It’s unheard of. While we’re talking about the course and since you ladies already know a little bit about it, Amy and I are doing a few things together for you. We want to do a webinar. We’re calling the webinar Grow and Scale Your Real Estate Empire with Private Money. We’re going to be doing that together so you can meet Amy, ask questions live, and all of that stuff. If you want to join us, go to BlissfulInvestor.com/PMWebinar. The webinar is going to be held on Thursday, April 7th, 2022 from 1:00 to 2:30 Pacific time. Let’s talk about that a little bit more. What are we going to be covering, then I’ll talk more about the coursework.

My webinars are pretty insightful and eye-opening. People are walking away mind blown, which is cool. We have plenty of time in the end for Q and A so I got you. I always keep it simple and to the point. I always focus on three things. Number one, what is private money? Who are we targeting? Who aren’t we targeting? Where is it? Number three, how do we obtain it? How do we get our hands on it?

REW 104 | Private Money

Private Money: Follow proven systems, be coachable, and you will have success.


When you understand all three of those points, you can obtain 100% funding for your deals moving forward. This is regardless of your experience, credit, and whether or not you’re doing this part-time or full-time. None of that matters. Follow these proven systems, be coachable, and you will have success. We’ll get into some of those strategies during the webinars, so make sure you guys attend.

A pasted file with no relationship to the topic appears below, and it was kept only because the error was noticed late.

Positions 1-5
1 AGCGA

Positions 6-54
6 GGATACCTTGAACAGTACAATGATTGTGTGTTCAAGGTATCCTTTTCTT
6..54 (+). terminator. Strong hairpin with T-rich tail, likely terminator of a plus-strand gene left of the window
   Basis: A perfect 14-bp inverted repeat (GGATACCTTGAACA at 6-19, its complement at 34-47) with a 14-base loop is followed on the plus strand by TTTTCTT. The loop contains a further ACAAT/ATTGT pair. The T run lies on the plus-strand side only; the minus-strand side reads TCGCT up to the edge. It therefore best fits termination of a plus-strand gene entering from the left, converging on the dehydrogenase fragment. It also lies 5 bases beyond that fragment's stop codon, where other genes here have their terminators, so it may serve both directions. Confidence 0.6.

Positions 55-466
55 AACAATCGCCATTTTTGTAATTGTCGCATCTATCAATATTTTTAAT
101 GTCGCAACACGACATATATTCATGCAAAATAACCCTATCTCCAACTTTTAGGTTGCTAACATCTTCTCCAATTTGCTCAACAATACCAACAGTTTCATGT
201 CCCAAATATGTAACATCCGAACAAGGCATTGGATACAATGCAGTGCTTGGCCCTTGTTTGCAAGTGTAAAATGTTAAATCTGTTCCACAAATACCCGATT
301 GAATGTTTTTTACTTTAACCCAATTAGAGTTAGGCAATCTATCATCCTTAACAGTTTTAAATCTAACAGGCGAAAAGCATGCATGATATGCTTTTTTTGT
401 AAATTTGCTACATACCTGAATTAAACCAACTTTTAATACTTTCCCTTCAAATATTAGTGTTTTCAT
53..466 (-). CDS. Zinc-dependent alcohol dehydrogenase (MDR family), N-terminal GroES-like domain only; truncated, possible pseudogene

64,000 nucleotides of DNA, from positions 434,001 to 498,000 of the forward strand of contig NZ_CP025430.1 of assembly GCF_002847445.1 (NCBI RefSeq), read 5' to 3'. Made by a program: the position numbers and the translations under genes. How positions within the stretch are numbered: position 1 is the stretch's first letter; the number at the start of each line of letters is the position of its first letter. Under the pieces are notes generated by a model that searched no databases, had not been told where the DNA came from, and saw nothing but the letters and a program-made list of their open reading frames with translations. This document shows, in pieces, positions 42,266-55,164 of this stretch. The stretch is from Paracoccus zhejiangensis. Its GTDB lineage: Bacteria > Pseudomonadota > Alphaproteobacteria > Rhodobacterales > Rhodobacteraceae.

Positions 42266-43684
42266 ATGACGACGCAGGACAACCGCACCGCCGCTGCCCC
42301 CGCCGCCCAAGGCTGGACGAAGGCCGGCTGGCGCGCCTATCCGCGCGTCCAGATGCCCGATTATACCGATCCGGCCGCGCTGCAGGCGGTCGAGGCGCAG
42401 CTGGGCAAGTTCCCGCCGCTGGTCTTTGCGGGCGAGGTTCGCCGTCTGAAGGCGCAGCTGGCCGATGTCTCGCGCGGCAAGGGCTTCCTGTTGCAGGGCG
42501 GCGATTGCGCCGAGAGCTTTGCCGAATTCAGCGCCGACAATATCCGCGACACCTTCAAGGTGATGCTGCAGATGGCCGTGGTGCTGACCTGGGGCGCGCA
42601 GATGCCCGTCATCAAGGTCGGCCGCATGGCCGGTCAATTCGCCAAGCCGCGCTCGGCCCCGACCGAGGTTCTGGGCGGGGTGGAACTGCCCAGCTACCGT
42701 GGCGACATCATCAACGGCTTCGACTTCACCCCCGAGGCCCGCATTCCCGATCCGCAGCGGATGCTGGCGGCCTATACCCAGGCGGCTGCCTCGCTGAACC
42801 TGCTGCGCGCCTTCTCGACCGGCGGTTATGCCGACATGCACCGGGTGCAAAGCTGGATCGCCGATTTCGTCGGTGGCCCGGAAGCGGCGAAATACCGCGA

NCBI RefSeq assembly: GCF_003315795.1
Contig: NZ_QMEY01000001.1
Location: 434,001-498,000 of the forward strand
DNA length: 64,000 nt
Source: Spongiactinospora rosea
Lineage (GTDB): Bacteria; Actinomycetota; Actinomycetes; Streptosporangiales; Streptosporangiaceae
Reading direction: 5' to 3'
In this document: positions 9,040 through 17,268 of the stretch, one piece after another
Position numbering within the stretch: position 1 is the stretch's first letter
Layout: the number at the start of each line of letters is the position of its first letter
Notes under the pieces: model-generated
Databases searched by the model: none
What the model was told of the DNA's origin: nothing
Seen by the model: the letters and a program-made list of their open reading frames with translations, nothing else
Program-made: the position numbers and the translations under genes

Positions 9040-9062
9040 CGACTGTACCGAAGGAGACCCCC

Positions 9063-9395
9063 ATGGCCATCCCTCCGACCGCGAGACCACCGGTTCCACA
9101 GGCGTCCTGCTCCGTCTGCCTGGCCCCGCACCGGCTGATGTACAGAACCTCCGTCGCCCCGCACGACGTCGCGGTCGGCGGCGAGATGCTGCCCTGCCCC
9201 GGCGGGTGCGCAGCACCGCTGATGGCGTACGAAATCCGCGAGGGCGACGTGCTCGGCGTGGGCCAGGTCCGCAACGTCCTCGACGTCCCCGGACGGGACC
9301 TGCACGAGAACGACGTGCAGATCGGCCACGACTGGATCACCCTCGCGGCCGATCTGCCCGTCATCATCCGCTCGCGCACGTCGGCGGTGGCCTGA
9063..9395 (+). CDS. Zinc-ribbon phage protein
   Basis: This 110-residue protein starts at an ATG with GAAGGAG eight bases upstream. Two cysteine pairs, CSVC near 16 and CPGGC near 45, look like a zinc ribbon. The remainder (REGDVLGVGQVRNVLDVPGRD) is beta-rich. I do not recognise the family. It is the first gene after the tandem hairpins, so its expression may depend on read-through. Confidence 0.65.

Grow and Scale Your Real Estate Empire with Private Money, Thursday, April 7th, 2022, 1:00 to 2:30. Go to BlissfulInvestor.com/PMWebinar. Some of you may be like, “I’m all-in. I want to do the course,” join us for the webinar also. If you want to do that, Amy’s already shared a little bit about the coursework. Do you want to give us a few more details before I give them some links?

One of the first things I have my students do is start building our foundation and getting ready to raise capital as early as module one. One of the key takeaways from module one is what I refer to as our Four-Second Power Pitch. In four seconds, you are going to explain to anyone and everyone, the minute you leave your house, who you are and what you do by dangling that carrot and getting them to ask you more questions about it.

The Four-Second Power Pitch is how I got Larry, a retired physician who was my Uber driver to become my money lender. That’s going to be step one. As we build our foundation, and there are a lot of things that go with building a foundation, how do we start to take action? It’s with your Four-Second Power Pitch. The minute you leave your house, anyone you encounter is a prospective private money lender. What do you say? It’s your Four-Second Power Pitch.

For our ladies that are subscribed to EXTRA, she’s going to give us a Four-Second Power Pitch in EXTRA. In that first module, she’ll be covering that. That’s the foundational building block. That’s where we start. From there, there’s a world of information in the course.